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    1. The general trend is towards later opening - increasingly rarely before noon, and often not at lunchtimes at all. But, at least in town centres, there clearly is a demand for morning drinking, which obviously several pubs in Great Yarmouth are meeting. In Stockport town centre, I think the only pre-noon openers are Spoons and the two Sam Smith's pubs which open at 11, which was the statutory opening time under the pre-1988 hours.

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    2. Indeed. The big downside to "all day opening" is that pubs don't open as much or, crucially, as predictably as they did when I wor a lad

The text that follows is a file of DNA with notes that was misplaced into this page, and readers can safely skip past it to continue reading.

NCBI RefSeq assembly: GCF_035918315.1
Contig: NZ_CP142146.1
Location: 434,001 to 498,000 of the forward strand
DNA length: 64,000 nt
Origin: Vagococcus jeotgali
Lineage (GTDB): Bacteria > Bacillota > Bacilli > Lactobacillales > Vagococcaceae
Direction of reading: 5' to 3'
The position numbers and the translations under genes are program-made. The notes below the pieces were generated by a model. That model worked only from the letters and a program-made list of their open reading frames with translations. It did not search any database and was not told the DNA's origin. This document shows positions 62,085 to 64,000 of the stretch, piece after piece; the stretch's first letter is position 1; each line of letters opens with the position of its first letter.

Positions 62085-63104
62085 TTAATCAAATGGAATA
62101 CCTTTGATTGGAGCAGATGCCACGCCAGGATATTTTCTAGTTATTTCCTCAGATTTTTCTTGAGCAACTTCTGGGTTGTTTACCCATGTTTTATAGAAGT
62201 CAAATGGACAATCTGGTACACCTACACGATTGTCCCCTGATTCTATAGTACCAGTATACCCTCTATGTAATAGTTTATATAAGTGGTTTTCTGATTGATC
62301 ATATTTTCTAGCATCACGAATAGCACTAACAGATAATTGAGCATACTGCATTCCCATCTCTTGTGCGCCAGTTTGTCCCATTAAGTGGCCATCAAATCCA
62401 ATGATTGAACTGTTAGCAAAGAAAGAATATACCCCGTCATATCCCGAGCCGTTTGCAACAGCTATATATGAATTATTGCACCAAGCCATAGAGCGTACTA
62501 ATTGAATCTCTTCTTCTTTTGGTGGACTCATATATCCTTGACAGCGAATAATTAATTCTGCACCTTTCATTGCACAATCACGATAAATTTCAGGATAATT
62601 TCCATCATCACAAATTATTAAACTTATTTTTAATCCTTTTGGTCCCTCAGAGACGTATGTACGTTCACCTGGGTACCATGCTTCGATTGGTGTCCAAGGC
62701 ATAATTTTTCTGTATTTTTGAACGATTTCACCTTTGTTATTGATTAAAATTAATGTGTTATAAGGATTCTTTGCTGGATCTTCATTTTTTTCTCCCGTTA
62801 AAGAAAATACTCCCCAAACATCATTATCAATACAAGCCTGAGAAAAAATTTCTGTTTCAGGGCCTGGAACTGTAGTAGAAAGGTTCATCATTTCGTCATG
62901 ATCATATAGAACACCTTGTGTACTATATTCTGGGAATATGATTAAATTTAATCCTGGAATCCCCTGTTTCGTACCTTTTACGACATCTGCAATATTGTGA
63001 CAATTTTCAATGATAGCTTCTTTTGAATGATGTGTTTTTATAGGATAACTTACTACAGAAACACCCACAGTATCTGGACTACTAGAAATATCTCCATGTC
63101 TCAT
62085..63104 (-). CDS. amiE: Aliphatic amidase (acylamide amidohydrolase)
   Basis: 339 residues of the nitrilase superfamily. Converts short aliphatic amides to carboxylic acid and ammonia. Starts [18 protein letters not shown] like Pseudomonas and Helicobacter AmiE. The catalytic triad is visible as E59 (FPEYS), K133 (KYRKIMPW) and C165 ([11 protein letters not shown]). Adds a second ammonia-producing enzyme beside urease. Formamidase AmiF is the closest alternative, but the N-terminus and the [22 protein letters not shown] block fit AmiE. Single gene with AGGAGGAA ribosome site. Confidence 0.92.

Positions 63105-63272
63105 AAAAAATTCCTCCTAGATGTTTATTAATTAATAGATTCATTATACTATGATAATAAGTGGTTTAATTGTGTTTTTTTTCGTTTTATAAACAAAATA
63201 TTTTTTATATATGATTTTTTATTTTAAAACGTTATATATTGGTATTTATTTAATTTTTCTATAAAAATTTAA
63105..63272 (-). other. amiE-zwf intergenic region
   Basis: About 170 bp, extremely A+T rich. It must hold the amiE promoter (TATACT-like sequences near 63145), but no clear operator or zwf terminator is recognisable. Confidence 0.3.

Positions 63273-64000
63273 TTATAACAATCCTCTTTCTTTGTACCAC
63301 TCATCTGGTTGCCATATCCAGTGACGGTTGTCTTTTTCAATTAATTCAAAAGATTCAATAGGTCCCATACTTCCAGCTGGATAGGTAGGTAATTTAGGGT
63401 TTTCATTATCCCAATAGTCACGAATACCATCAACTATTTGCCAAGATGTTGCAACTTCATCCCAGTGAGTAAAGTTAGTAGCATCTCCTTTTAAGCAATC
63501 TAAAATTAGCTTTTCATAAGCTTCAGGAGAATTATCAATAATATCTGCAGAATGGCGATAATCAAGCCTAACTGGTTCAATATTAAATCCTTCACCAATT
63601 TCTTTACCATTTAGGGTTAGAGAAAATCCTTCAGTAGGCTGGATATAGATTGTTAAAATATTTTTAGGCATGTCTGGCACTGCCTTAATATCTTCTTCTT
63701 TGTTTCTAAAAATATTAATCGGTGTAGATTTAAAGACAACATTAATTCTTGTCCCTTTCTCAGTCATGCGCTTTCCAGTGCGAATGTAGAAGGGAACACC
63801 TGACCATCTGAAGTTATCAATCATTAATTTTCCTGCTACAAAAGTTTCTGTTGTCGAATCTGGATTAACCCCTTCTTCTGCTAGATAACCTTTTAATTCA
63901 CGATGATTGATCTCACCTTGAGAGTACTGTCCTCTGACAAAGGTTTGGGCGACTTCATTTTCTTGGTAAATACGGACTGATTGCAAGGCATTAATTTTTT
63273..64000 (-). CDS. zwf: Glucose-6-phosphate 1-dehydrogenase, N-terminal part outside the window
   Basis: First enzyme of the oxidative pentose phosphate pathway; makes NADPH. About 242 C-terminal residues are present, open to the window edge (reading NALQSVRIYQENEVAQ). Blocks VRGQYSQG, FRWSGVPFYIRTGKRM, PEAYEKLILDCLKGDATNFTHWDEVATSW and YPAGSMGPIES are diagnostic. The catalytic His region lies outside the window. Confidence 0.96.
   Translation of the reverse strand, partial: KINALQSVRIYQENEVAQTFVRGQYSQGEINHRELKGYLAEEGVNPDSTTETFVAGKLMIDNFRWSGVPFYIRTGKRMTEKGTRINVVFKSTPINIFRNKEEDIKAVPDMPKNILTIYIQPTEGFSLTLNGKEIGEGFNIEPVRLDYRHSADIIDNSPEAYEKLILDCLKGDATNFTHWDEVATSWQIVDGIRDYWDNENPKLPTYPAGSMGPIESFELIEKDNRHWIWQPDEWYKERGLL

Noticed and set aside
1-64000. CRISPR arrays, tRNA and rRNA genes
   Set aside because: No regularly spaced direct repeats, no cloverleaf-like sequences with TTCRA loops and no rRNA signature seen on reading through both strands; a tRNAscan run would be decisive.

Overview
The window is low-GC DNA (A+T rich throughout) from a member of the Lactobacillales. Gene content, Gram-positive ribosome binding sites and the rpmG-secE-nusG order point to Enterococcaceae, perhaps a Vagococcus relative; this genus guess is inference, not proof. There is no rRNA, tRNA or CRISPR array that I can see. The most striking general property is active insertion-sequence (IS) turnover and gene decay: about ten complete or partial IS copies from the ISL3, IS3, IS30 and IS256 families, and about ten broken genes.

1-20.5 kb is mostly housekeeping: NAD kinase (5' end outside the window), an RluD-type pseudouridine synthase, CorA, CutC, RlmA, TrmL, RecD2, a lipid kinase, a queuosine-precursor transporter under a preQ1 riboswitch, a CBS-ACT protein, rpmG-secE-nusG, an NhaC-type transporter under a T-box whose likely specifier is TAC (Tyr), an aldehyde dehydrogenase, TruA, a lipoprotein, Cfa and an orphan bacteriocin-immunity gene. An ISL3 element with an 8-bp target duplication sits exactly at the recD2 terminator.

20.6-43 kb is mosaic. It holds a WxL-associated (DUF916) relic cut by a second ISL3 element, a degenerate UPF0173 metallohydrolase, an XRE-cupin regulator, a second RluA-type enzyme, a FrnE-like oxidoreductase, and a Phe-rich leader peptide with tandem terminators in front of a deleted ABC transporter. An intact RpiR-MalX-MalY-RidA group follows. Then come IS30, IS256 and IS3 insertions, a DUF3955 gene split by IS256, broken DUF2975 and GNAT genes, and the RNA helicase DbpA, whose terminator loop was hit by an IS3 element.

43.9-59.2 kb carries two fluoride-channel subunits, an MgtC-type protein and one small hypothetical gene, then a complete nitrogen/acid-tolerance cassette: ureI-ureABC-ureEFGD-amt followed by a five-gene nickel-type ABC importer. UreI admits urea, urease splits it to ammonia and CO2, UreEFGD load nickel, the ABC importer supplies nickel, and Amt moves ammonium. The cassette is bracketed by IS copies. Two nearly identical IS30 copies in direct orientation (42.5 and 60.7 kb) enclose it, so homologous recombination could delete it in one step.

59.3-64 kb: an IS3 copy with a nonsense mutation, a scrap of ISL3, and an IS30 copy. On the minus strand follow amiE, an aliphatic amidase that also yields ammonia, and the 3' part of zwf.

I can think of no other serious business where opening hours are so loosely adhered to. We went to a pub in Mellor recently at eight pm only to find that he was closing for the day because he had had no customers all afternoon. You can't imagine a convenience store shutting early because of not being busy. Or buses going back to the depot because of few passengers.
      There does seem to a strong residue of that belief, very apparent back when, that the landlord is doing you a great favour by allowing you into his pub and letting you buy beer.

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    3. Entirely agreed - the sheer unpredictability of hours has become a major problem. I wrote about this last year.

      Hopefully everything is getting back to normal in Whaley Bridge :-)

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    4. Well the pubs are open :-)